Without wishing to be bound by theory, the following outline sets forth proposed mechanisms of action of common chemical penetration enhancers:
(e.g., dimethyl sulfoxide [DMSO], N-decylmethylsulfoxide)
Reduces resistance of the skin to the drug molecule
Promotion of drug partitioning from the dosage form
Elution of lipid, lipoprotein and nucleoprotein structures of the stratum corneum
Increase lipid fluidity by disrupting tightly packed lipid chains which results in an interaction between polar head groups of the lipids via hydrogen bonding
Protein interactions resulting in a change in protein conformation, thus creating a passage of aqueous channels
May increase polar drugs more effectively than nonpolar drugs
Increase solubility of drug in fatty matrix of stratum corneum
Extraction of lipidic and peptidic substances, therefore creating a porous pathway for polar compounds
(e.g., propylene glycol)
Solubilize alpha-keratin and occupy hydrogen bonding sites, thus reducing drug-tissue bonding sites and promoting permeation
(e.g., lauric, myristic, palmitic, stearic)
Disrupt membrane lipid packing by selective perturbation of the intercellular lipid bilayers present in the stratum corneum
(e.g., isopropyl palmitate, isopropyl myristate)
Increase lipid fluidity by forming a salvation shell around polar head groups which leads to a disruption of lipid packing
Permeation into liposomal bilayers, thus increasing fluidity and promoting permeation of drug molecules
Increasing diffusivity of the stratum corneum and the partition coefficient between the stratem corneum and vehicle of both drug and solvent
Increase moisture of the skin
Act as a mild keratolytic through an ability to split hydrogen bonds between cells in the stratum corneum
(e.g., Pluronic F127, sodium lauryl sulfate, lecithin, docusate sodium, polysorbates)
Absorb at interfaces and interact with biological membrane
Removal of water-soluble agents that normally act as plasticizers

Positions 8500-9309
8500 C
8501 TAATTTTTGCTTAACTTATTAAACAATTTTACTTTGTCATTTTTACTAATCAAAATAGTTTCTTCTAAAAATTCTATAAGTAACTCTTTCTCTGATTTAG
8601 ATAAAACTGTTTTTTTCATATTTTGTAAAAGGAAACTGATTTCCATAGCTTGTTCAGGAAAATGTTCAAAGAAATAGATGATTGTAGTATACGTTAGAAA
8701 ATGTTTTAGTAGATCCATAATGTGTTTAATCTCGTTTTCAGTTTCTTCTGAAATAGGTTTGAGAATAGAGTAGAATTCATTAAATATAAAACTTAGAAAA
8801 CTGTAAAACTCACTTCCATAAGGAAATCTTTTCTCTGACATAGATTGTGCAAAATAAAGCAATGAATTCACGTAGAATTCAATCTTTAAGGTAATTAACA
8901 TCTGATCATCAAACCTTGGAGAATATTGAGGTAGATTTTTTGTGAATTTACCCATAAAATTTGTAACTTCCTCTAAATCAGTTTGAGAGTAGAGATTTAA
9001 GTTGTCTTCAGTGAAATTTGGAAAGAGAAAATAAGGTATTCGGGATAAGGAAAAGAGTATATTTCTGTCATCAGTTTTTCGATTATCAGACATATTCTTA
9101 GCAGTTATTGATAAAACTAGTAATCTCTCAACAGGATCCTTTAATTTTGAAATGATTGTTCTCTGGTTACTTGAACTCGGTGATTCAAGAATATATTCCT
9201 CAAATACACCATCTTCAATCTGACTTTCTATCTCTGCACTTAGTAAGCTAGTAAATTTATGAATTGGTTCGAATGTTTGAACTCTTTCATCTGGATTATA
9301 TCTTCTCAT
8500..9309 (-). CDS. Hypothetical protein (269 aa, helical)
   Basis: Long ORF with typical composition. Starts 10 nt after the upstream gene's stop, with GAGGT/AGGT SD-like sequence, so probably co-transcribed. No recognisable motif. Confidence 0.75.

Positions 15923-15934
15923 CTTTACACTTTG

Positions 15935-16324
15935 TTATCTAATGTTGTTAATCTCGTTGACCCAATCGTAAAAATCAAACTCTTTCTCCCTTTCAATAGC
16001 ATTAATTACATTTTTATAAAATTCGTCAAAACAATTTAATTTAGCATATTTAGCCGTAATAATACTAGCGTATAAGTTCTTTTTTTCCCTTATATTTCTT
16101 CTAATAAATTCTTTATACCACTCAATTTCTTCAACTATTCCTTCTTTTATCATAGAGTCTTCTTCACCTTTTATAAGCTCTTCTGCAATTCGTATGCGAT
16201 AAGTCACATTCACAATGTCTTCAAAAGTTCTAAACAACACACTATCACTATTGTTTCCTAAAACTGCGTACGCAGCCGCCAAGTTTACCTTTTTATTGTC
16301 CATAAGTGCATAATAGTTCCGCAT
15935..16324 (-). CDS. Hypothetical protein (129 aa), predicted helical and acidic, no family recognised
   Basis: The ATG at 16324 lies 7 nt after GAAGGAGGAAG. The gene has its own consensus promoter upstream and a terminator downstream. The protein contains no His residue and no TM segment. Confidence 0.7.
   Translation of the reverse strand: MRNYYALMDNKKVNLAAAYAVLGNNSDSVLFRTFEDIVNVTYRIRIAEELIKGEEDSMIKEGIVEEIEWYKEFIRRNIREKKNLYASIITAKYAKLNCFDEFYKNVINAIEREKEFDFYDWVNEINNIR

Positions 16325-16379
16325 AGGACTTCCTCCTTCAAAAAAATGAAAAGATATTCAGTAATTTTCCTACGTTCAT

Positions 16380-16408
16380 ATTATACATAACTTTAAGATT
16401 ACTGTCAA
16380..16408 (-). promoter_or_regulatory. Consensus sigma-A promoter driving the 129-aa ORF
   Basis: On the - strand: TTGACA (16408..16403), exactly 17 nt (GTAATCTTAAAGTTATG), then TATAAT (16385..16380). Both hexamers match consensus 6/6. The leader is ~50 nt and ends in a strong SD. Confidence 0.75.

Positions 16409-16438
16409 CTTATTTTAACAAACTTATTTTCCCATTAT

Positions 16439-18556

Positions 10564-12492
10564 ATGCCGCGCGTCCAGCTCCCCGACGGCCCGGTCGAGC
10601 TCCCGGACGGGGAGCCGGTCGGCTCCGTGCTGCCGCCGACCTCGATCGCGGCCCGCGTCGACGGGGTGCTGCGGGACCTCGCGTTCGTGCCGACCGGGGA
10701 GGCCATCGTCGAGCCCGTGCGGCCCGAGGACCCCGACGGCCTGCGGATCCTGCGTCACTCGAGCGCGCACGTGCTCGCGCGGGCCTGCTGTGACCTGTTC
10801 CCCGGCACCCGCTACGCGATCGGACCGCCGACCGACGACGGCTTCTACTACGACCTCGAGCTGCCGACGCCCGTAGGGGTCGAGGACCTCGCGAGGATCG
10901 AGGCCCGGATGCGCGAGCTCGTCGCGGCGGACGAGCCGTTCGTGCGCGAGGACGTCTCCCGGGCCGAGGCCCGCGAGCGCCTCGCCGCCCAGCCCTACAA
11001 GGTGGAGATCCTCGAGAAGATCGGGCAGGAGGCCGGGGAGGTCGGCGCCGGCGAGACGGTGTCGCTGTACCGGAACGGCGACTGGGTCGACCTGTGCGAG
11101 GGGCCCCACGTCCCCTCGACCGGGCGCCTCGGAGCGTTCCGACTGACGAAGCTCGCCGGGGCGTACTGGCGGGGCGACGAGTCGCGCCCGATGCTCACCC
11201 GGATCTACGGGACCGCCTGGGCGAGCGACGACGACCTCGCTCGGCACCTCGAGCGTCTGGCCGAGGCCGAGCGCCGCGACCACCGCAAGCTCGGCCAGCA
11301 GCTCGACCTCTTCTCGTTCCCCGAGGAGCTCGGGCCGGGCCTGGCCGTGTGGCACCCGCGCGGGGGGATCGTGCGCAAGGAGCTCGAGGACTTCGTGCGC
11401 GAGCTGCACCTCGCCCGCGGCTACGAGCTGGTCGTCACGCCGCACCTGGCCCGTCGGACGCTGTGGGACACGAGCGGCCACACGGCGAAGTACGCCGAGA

Emulsify sebum, thereby enhancing the thermodynamic activity coefficients of drugs
Extraction of lipids from the stratum corneum
Penetration of surfactant into the intercellular lipid matrix of the cornfield layer
Cause swelling of the corneocytes
Increase the amount of water associated with the intercellular lipid domain
Increase the temperature
Increase lipid fluidity and disorder
May induce lipid phase separation by altering the equilibrium interaction between water and intercellular lipid domains
Prevent evaporation of transpirational moisture
The choice of topical excipient as a vehicle for the analgesic agent, while routine, is an important aspect of the claimed invention. The most important criterion for selecting a suitable topical excipient is that it does not enhance delivery of the analgesic agent to the systemic circulation or to the central nervous system by substantial transdermal or transmucosal transmission. For example, in general, it is preferred that the topical excipient not have substantial occlusive properties, which enhance percutaneous transmission of the analgesic agent through the skin or mucosa into the systemic circulation. Such occlusive vehicles include hydrocarbon bases such as white petrolatum (e.g., Vaseline); anhydrous absorption bases such as hydrophilic petrolatum and anhydrous lanolin (e.g., Aquaphor); and water-in-oil emulsion bases such as lanolin and cold cream.